After several hours with the elephants, we were asked to help plant a tree! Conserve Natural Forests has planted over 200,000 trees in the region around Pai. Basically all of the ancient teak trees in the jungle have been cut down, and it is their mission to rebuild healthy forests once again. Each of us planted a teak seed in their nursery, and a tree in one of their fields!

We got to spend a bit more time with the elephants, and then it was back to town in the back of a pickup truck! I wish I could always get around in an open truck bed – I love the feeling of the wind in my hair and just a bit of adrenaline in my veins. We got back to town at around 17:30 (with slightly more windswept hair).

Overall, it was an amazing experience. It was only about 3 hours long, but basically the entire time was spent with the elephants. I was a little wary at first because there were 20 tourists and only two elephants, but it still felt like you got plenty of personal pachyderm time! The elephants were totally free to roam the area, and seemed very content and well cared for. I would totally do it again, and can highly recommend the experience! It’s definitely something I will never forget.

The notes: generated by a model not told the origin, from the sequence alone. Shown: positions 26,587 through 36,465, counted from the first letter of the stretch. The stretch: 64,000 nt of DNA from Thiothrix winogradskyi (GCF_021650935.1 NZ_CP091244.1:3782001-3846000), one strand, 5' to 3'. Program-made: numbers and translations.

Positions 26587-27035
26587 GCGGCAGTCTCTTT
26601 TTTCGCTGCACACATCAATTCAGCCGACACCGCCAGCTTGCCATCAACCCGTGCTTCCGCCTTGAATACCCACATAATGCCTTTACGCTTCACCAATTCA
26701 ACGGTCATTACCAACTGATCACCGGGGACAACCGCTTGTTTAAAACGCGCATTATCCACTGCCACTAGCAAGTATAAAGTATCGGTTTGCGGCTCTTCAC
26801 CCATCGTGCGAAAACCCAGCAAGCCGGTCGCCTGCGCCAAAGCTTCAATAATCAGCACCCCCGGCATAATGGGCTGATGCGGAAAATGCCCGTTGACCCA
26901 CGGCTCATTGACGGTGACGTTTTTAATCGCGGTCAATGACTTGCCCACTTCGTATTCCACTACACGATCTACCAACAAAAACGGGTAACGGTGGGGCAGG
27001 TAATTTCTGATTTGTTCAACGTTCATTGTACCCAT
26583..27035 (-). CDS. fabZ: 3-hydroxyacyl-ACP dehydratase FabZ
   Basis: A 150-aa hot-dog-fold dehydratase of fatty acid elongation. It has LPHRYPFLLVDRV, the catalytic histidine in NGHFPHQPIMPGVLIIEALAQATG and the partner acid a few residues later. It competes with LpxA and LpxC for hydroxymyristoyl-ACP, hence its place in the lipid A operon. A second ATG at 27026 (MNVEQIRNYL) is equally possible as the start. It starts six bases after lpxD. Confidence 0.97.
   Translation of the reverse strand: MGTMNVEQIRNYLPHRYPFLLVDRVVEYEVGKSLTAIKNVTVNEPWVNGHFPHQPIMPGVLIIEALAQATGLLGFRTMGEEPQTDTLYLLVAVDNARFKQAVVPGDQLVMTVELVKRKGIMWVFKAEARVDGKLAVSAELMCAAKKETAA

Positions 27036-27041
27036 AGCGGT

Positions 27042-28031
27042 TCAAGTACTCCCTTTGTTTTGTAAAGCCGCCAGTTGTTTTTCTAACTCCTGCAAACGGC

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5 thoughts on “Elephant Encounters (Pai)

  1. What a treat! Now this makes me want to go to Thailand and spend a day with these majestic creatures! Thank you for your detailed descriptions and the many pictures!!!!!! Love it!

    Liked by 1 person

  2. […] Despite the exhaustion on the last section, the trek through Sapa was more than worth it. I’ve never seen anything like this scenery before, and I’m still in awe of how beautiful it is! My camera’s memory card and my heart is full. This was, hands down, one of my favourite adventures we had in Southeast Asia. Even including elephants! […]